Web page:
An absolute killer set to follow up her equally brilliant set from three years previous. A mix of songs like ‘Say Aha’, ‘L.E.S. Artistes’, Major Lazer’s ‘Hold The Line’ and new material means Santi White is top of my list to see at Berlin Music Festival this weekend. Highlight: The backing dancers cool moves and BAMF demeanor.
The hour wait between the finish of the main stages and Austra’s set in Body and Soul was a cold boozeless one but where better to take in this Canadian band’s mystical sounding electro than late night under a tree in a natural amphitheatre. Songs from the band’s debut Feel It Break sounded perfect in the cold AM, they really are well-written tight tunes. Add Katie Stelmanis and her backing dancers Tasseomancy’s shamanistic dance moves and it’s the perfect festival closer for those who could not brave another hour for Brandt Brauer Frick at 3am. Highlight: The dark-edged disco vibe of ‘The Beat And The Pulse’ felt through the night air.
An unexpected surprise and a perfect festival band, I had heard the ten-strong American west coast collective were a great live act and judging from their 2009 album Up From Below, I had high hopes but they easily surpassed those and went straight into the great festival set book. A raggedy celebratory, up-in arms triumph of musical positivity. Highlight: The crowd singing back the chorus of ‘Home’ during the extended outro.
Besides some jibes about himself and Public Enemy being the only black people at the festival and the cheeky culmination of the set with The Rolling Stones’ ‘Paint It Black’, Fly Lo delivered a beat-tight set of songs taken from his own back catalogue along with samples from Radiohead’s ‘Idioteque’ , Mr. Oizo and Odd Future’s ‘Yonkers’. The set is all one big beautiful blur with lots of dancing despite the dodgy sound. Highlight: ‘Do The Astral Plane’ and Fly Lo’s eternal smiling face.
A masterclass in getting old in hip-hop gracefully (if we ignore Flava Flav’s on-screen reality TV antics), PE are most definitely still in effect. A greatest hits set including classics like ‘ Don’t Believe The Hype’, ‘Fight The Power’, ‘Shut Em Down’ and ‘Bring The Noise’ kept the energy levels up significantly. Not even Flav’s drum solo interlude could detract from the buzz and DJ Lord’s turntablist routine of ‘Smells Like Teen Spirit’ with scratches from behind his back added to the spectacle. Highlight: The consistent energy of a PE2011 show.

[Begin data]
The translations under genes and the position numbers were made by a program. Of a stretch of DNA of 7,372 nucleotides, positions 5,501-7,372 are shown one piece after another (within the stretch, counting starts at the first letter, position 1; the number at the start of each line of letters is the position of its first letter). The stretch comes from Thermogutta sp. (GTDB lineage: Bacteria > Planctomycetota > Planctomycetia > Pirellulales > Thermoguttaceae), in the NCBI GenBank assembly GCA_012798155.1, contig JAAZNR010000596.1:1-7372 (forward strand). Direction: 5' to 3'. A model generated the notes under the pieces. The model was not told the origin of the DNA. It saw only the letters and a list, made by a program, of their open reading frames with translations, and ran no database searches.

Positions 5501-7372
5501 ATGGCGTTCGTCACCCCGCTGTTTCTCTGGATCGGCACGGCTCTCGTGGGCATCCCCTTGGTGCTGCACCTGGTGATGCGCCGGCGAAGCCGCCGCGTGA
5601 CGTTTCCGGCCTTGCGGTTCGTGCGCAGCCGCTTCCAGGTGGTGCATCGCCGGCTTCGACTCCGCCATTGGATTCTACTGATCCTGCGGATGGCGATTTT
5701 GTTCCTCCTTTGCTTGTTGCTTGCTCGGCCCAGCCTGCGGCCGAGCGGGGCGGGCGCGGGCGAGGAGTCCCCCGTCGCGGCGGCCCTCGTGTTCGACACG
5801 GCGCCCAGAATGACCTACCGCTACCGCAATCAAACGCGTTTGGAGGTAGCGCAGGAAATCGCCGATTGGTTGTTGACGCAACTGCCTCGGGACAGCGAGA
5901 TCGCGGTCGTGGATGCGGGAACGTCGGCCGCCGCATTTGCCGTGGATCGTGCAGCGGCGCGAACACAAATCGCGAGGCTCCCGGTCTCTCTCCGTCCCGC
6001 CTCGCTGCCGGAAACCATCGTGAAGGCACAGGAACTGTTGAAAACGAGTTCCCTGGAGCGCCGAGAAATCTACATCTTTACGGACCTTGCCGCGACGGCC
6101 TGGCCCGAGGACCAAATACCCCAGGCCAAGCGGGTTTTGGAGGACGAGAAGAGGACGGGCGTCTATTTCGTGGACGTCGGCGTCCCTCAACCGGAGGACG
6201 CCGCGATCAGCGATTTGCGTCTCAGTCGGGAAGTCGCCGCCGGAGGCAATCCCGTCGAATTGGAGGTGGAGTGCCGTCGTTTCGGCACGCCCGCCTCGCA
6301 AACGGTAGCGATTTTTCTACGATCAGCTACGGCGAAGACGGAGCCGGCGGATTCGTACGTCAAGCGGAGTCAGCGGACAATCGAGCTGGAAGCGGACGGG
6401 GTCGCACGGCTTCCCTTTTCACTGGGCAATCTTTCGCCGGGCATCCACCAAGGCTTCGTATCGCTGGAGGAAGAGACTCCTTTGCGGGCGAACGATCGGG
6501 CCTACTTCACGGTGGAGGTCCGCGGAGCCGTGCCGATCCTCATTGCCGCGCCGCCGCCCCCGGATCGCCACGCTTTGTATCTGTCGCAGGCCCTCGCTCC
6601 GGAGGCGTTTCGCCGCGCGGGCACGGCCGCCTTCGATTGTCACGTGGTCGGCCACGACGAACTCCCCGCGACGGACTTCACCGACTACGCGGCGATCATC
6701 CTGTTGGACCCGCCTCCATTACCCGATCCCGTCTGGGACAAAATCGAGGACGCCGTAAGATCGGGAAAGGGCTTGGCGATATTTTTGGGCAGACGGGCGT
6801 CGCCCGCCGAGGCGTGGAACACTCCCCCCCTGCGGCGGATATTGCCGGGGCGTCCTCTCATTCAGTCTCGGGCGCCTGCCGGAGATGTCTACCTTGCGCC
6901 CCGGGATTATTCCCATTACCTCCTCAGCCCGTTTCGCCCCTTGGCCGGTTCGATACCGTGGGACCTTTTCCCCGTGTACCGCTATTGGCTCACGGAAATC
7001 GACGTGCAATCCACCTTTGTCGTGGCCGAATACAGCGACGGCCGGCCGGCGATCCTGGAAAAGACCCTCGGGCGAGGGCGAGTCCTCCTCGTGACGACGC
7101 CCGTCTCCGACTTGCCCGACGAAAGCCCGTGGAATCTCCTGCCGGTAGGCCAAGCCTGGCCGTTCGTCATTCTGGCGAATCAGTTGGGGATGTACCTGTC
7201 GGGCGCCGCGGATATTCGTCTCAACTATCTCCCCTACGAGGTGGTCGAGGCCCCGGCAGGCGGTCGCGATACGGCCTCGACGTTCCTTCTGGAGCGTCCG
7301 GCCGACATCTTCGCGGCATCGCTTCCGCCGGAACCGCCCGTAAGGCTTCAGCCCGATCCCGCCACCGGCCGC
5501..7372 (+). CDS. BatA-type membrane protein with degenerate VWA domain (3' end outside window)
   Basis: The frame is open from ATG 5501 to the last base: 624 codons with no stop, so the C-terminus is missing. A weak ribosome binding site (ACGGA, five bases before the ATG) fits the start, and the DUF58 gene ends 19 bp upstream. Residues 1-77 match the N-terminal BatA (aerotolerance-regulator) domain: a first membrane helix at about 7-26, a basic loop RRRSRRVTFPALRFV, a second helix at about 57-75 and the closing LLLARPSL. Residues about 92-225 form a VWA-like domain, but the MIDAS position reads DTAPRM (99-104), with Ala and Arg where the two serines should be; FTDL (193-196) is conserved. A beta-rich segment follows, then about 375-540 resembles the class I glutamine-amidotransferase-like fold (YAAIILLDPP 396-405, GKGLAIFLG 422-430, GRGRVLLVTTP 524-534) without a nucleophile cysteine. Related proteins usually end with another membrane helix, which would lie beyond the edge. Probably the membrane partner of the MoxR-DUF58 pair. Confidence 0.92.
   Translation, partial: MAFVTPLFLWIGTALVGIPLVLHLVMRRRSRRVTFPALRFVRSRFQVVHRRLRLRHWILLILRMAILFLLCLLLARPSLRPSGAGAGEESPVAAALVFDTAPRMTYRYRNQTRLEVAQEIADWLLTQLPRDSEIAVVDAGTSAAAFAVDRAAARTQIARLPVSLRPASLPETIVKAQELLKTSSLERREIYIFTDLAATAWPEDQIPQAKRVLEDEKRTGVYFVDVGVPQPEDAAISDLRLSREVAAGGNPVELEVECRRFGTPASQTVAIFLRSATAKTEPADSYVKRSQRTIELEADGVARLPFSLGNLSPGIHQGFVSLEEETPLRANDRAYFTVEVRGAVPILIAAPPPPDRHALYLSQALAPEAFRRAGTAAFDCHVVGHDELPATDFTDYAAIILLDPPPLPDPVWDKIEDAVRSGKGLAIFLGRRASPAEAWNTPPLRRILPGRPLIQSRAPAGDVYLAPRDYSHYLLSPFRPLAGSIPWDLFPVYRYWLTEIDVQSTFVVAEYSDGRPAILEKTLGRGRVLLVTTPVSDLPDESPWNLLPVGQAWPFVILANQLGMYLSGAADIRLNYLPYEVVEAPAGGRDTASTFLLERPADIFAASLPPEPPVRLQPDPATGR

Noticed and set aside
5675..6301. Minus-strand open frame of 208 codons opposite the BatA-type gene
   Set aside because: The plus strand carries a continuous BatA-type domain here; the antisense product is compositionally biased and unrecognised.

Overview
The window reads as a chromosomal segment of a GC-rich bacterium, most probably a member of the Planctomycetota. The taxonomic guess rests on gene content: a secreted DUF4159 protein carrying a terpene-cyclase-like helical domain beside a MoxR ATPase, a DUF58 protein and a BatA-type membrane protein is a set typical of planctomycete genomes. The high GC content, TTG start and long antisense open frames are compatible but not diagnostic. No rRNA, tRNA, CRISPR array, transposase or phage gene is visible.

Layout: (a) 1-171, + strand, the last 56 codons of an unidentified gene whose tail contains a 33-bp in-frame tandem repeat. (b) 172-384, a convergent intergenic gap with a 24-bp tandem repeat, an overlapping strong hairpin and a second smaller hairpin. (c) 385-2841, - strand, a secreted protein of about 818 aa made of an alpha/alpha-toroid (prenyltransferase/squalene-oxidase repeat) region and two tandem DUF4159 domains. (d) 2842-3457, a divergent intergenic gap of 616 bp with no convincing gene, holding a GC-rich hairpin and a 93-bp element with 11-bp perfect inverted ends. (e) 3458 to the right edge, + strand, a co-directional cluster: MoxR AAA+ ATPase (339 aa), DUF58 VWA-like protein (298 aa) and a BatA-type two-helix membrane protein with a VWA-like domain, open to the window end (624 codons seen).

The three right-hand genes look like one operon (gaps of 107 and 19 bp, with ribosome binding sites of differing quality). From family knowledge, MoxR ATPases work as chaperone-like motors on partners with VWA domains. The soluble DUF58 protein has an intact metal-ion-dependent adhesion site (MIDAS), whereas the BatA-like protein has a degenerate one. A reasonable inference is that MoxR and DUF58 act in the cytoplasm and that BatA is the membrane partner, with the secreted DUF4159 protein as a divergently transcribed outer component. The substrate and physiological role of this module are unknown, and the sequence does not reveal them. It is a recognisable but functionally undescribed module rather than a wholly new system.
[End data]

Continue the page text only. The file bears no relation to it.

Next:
It had been a few years since Richard Fearless and co. played live as Death In Vegas so pre-show talk was all about whether they’d be able to recapture that spirit. There were no such problems. An intense and brooding set of krautrock-inspired electronica from a full band featuring some recognisable nuggets like ‘Death Threat’ and ‘Hands Around My Throat’ alongside new material left me salivating to hear forthcoming comeback album Trans-Love Energies. Highlight: ‘Hands Around My Throat’.
Hot damn. The funkiest and most fun set at the Picnic went to an Irish band whose live renditions of their self-titled album got the Body and Soul crowd moving in the sunshine. Throw in a bit of disco, multi-part harmonies, glockenspiel and a super-tight rhythm section and Tieranniesaur are one hot rock-blocking live prospect. Highlight: Finally seeing Annie Tierney and co. live for the first time and the fact that they were deadly.
My third time around seeing Twin Shadow live and a final confirmation that this is a band who are infinitely better live than on debut album Forget. In a live setting, the songs are more full-bodied, less-languid and hazy, more direct and danceable. Good time vibes from one of the coolest bands around. Highlight: ’80s dance moves.
Heart-pumping electronica from the 18 year-old producer representing the Newbridge massive. From complete unknown to much-hyped Irish producer and remixer of a marquee name like Interpol (all while pumping out enough study to respectively finish his Leaving Certificate exams) in just over six months, Jack Colleran hasn’t had much time to catch up with himself but if his Body And Soul Love Letter set is anything to go by, this kid doesn’t need much time to put his own spin on heady electronic music, even if not much is happening on stage (visuals in future maybe?). He even manages to fit in an unreleased Bon Iver remix at the start of the set. Highlight: Hard to pick but probably ‘Jimmy Francis’.
Another bloke who has come a long way. Gaz Le Rock’s army also only came into existence in the last year but the band have got it together very very quickly. From live debut to near festival headline slot in mere months, Retarded Cop are tight, the kind of tight festival rock band that blow the socks off everyone else on sheer wound up power and good-time pop punk rock music. Gaz Le Rock parades the stage like an Irish Iggy Pop with his top off, bouncing around with exuberance to the songs from the band’s debut LP. Listen to the album here. Highlight: Watching Gaz Le Rock become a big-stage performer in front of my eyes.